Why Mike Pence didn't defend Trump

Pence finally had heard enough. “The small and bullying leader of Russia has been stronger on the world stage than this Administration, that’s stating painful facts,” Pence said. “That’s not an endorsement of Vladimir Putin. That’s an indictment of the weak and feckless leadership of Hillary Clinton and Barack Obama.”

It was telling that Pence’s most forceful response came when Kaine finally pinned the Putin line on him. To some observers, it was a sign that the Indiana Governor’s debate strategy was also designed to protect his own political future in the event of a Trump loss.

“There was a striking difference between the two all night. Kaine gamely recited talking points from the Clinton playbook, while Pence seemed intent on laying out the case for a Presidential candidacy—his own,” Republican strategist Joe Brettell said.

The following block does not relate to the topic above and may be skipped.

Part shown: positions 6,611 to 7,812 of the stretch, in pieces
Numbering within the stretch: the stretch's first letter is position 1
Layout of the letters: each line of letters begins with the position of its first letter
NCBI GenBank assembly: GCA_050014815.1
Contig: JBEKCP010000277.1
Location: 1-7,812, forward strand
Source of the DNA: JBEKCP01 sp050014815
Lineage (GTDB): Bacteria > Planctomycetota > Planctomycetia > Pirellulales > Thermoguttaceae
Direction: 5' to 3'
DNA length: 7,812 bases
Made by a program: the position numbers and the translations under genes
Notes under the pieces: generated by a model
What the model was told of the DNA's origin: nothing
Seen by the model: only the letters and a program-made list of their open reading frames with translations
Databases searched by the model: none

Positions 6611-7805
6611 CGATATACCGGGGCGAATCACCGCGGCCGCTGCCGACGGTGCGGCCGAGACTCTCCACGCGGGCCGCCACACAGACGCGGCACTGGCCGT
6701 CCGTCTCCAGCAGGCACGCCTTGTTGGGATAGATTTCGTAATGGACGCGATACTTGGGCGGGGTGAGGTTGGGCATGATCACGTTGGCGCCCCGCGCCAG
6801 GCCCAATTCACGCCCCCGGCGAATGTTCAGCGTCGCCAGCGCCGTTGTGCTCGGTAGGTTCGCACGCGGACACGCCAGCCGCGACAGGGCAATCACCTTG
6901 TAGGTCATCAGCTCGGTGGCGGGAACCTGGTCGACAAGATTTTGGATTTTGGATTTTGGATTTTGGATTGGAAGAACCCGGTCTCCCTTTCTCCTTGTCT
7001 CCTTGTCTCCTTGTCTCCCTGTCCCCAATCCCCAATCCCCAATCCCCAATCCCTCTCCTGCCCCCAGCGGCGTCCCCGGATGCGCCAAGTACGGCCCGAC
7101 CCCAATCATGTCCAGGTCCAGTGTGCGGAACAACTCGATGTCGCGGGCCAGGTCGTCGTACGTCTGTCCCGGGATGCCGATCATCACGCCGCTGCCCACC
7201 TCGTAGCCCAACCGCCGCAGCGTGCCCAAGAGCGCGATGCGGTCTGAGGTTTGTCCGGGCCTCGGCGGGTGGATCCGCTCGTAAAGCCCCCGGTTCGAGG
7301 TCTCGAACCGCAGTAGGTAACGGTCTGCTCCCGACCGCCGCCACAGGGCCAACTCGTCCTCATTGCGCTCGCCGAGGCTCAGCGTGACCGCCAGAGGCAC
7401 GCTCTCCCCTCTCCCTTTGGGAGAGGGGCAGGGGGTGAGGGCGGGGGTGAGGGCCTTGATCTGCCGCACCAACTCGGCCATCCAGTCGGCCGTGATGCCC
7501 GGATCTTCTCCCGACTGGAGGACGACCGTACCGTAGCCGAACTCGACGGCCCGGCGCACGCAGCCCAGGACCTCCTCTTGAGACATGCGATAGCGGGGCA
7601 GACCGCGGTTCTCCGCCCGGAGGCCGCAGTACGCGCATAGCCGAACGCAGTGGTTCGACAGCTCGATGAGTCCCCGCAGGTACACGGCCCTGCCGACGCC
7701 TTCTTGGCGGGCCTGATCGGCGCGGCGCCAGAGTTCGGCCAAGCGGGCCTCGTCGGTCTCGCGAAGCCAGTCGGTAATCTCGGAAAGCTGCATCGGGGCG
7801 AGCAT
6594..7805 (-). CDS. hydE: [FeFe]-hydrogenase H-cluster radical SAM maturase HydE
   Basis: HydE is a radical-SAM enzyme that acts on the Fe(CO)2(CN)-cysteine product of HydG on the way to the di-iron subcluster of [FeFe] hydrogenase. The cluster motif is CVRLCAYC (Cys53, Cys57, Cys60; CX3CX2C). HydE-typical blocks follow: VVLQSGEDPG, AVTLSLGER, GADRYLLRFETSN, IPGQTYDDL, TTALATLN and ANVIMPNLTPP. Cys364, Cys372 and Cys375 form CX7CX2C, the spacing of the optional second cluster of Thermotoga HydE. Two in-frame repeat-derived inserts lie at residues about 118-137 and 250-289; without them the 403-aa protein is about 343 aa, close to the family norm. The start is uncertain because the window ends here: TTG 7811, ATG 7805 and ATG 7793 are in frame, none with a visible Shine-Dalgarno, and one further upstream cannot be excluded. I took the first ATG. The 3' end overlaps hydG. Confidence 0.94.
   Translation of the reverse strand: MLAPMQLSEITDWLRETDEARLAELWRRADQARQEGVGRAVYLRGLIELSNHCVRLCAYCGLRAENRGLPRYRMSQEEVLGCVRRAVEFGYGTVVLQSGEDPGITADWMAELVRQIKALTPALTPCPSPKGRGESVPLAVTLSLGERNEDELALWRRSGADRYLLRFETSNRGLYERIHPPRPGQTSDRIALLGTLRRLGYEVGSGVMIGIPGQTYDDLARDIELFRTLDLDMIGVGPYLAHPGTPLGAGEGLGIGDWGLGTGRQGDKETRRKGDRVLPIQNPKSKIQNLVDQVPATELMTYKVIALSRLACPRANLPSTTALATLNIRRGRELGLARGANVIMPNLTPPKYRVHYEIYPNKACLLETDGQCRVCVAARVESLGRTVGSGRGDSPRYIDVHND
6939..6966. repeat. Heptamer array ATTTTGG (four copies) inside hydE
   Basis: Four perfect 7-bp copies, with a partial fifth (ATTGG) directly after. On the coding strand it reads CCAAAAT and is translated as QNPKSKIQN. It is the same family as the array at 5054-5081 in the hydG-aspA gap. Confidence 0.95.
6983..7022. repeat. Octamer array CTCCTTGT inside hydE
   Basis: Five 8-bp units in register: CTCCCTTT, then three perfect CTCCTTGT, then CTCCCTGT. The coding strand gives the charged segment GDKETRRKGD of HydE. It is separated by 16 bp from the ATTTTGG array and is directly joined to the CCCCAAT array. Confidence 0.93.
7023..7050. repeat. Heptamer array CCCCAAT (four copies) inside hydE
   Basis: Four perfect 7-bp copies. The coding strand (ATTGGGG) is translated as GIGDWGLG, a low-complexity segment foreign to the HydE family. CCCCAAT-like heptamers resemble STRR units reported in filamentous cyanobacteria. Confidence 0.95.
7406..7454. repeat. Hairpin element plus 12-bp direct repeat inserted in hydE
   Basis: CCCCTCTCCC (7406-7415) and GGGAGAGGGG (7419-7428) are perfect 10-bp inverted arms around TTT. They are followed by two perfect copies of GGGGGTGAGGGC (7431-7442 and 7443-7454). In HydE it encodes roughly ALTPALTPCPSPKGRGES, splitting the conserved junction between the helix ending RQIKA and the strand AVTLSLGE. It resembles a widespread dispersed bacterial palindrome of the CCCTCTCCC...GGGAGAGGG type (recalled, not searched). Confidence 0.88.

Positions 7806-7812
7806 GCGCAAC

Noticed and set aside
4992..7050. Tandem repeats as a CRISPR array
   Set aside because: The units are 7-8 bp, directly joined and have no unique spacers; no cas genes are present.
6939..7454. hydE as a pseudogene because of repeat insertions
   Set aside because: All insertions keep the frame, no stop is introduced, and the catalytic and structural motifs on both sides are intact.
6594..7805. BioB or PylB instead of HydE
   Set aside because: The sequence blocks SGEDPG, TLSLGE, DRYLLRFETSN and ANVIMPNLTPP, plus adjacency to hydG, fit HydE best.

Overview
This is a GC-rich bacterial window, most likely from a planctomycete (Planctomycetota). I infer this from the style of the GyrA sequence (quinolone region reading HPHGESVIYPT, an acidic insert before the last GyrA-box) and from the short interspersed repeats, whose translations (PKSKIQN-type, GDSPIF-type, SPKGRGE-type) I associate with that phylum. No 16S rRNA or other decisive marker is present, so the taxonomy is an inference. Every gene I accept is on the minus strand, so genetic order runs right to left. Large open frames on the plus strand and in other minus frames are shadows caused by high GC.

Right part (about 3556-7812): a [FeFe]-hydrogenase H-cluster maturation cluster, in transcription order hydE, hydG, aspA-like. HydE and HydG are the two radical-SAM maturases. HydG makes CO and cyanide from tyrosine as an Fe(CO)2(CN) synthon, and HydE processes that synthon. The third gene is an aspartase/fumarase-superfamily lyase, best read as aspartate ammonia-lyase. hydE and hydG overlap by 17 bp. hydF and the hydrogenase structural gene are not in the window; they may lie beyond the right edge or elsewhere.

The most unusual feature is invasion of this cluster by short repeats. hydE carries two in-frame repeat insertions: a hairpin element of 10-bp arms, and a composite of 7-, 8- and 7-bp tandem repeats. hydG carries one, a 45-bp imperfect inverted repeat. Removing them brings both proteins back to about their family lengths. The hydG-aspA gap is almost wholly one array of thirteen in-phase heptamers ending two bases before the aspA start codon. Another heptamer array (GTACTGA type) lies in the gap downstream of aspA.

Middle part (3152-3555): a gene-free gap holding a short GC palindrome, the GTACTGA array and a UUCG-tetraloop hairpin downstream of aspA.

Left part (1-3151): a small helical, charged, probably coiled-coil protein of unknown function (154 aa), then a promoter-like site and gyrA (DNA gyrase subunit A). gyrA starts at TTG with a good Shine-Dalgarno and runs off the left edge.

Focus groups indicated Pence had delivered the better night, but no one could argue that he enjoyed the grilling. Kaine, a former Virginia Governor who now represents the state in the Senate, was clearly ready to pounce. It took him just 45 words into the debate to turn to Trump, who was live-tweeting the VP debate from his resort on the Las Vegas Strip. “The thought of Donald Trump as Commander in Chief scares us to death,” Kaine said. Minutes later, he continued the pile-on: “Donald Trump always puts himself first.”